8. How would you handle a situation when you’re working in a team and your partner disagrees with your solution?
It’s important that your new employee is a team player, because more often than not, they’ll be working as part of a team. This question evaluates if they can take feedback from a teammate, or whether you’ll find yourself having to micromanage every small disagreement. If they become defensive and say they’re always right, it should be a red flag.
What to look for in a candidate’s answers
Behavioral questions will help you learn about a candidate’s personality and past experiences. They’re meant to give you valuable clues into how they might handle the day to day on the job.
From these questions you’ll want to be able to understand how the candidate reacts to real-world situations. Hopefully, they’ll answer with specific, detailed examples. But if they don’t, feel free to ask follow up questions!
Then, evaluate the examples they gave. For instance, when faced with a challenge, were they level headed and determined? Or did they come across as frazzled and overwhelmed? Keep an eye out especially for candidates who tend to blame other people or circumstances for their situation. You want someone who is capable of taking responsibility and handling a difficult situation, not a person looking to shift the blame.
Also keep in mind, most plumbing positions are client facing. From their responses, ask yourself if they are someone you would feel comfortable having in your home?
To make the process easier, it’s helpful to list out the traits you’re looking for in a new employee before the interview. This way you can see which applicants checked the boxes, and who missed the mark.
What are role-specific interview questions?
Role-specific questions should be focused on gauging how qualified the candidate is for the position. If you’re hiring for a more senior role, for example, it’s important to know if they’ll be able to perform everything required of them.
These types of questions can also give you insight into how serious an applicant is about the job. If their answers seem far off and irrelevant, they most likely did not take the time to read through the job description. On the other hand, if their answers tick all of the boxes, it will be evident they did their homework and are excited about the position.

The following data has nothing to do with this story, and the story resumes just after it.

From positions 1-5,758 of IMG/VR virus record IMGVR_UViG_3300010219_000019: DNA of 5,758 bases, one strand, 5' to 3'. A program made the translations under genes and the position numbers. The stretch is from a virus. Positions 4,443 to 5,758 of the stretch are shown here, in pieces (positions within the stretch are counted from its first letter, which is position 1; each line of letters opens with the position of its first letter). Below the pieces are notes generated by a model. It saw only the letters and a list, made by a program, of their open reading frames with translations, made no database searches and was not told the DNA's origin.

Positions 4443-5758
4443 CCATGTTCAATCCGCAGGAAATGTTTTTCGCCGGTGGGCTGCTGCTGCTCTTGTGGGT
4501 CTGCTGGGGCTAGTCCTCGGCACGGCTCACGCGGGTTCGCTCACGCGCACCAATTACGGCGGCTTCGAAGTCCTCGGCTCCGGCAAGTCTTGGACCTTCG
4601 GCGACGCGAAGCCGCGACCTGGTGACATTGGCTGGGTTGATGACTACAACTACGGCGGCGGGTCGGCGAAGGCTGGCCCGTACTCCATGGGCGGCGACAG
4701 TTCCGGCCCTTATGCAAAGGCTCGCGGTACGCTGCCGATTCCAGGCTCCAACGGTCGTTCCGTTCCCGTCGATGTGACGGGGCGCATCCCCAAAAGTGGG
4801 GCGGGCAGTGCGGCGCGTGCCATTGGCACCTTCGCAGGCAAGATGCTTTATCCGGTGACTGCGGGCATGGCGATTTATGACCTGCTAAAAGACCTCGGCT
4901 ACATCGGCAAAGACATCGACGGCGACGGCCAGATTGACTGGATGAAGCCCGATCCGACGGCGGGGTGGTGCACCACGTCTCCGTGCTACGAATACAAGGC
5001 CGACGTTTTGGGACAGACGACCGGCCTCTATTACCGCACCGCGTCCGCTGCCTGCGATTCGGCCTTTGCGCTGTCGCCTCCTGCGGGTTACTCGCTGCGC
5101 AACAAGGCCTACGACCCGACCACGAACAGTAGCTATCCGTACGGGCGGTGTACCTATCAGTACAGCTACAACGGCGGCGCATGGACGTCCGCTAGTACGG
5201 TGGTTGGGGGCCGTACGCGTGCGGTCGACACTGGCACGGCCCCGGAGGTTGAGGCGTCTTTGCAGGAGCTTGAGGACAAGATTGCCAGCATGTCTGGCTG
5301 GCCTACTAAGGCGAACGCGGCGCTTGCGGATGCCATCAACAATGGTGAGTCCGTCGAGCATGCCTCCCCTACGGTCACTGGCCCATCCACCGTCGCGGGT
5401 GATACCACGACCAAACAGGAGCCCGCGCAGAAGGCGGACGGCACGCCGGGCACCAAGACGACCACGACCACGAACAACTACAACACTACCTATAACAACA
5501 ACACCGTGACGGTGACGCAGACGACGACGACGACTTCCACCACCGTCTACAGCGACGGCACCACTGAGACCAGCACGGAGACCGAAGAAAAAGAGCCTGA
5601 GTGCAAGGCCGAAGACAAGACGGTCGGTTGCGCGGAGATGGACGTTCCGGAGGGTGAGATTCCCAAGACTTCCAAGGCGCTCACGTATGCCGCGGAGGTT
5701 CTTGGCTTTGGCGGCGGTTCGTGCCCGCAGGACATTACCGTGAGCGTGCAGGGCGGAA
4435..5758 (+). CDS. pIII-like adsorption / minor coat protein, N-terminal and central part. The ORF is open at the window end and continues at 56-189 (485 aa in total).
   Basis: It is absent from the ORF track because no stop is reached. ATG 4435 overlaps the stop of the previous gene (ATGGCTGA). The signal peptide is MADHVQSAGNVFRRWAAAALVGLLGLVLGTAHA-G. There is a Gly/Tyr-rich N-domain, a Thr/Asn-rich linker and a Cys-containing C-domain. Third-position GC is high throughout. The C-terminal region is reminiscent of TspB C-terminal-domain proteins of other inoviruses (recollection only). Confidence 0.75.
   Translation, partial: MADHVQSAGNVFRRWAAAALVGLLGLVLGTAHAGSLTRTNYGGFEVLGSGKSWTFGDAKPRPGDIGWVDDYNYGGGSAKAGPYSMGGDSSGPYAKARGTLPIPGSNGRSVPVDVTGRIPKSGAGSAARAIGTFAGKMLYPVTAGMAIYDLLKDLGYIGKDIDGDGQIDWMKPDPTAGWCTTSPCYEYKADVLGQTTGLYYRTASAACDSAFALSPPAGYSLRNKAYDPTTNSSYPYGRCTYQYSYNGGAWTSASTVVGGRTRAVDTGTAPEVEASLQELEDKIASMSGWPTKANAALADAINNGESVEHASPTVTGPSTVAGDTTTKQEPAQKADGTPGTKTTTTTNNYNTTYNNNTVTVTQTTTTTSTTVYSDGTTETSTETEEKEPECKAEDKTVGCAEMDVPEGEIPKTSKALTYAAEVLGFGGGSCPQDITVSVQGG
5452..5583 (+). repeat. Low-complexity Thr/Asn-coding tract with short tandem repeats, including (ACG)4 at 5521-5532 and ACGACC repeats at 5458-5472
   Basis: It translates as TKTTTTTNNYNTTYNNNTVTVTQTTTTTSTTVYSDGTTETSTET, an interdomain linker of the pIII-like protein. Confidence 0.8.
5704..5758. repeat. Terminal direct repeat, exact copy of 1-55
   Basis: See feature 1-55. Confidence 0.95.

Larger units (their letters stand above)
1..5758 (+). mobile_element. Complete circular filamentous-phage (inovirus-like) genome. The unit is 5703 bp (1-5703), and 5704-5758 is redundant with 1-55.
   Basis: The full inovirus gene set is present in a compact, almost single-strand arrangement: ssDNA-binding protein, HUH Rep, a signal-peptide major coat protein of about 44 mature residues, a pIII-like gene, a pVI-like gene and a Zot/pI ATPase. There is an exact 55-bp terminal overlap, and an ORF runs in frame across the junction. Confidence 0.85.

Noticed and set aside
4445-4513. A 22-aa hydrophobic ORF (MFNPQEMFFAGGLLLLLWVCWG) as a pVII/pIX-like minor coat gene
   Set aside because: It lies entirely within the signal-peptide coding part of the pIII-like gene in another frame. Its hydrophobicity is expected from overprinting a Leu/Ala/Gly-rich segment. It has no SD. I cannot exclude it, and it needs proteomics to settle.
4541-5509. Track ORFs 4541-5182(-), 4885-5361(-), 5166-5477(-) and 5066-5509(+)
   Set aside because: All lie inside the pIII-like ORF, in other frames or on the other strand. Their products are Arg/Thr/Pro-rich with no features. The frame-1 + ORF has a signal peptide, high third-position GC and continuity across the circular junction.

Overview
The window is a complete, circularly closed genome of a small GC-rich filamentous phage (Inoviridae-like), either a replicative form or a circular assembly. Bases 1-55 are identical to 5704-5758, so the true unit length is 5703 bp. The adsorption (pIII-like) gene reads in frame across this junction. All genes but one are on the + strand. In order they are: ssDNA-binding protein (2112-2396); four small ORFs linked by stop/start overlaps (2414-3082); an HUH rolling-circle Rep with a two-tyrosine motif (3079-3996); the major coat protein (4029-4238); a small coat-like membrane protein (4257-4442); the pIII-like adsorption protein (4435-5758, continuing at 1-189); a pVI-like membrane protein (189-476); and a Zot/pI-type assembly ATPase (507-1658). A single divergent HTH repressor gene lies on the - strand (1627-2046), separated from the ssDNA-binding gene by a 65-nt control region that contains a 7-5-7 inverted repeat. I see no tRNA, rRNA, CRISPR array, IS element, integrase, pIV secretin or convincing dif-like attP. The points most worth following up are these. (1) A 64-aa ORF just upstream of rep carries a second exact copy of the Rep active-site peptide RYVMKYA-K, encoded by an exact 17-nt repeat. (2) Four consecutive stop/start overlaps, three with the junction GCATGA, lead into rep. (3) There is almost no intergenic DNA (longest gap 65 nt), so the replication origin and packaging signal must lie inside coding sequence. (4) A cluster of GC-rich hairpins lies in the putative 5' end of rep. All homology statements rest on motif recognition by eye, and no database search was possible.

While the plumbing interview questions below are a great starting point, be sure to tailor them to the specific position you’re hiring for. This will help you better evaluate candidates for the role.
Role-specific questions to ask (and why you should be asking them)
1. What technical experience do you have that makes you a good fit for this role?
A resume only has so much space, so give candidates the opportunity to walk you through their experience. They may bring up an additional certification they have or a course they took that could be extremely valuable to your team.
2. Can you talk me through how you approach a [role specific] job step by step?
This plumbing interview question will give you a clear understanding of how the candidate works. If they can’t get past the first two steps of the job or disregard health & safety procedures, it will become evident they’re underqualified for the role. If they can talk you through everything in detail, you can be confident they have the skills required.
3. Would you recommend water mains to be copper or PVC? Can you explain why?
This is not only to test an applicant’s knowledge, but also an opportunity to see how they can explain their decisions. Are they clear and articulate in their answer? If you were the customer and heard this explanation, would you be convinced by their recommendation?
4. What tools do you bring with you to every job? And why those specific ones?
This will demonstrate their familiarity with the trade. If they can’t list off common tools and explain why they’re necessary, you may have uncovered a big gap in their knowledge you would have otherwise not recognized until much later. Plus, this will give you a better idea of what they expect from their employer if you’re planning to provide them with additional equipment.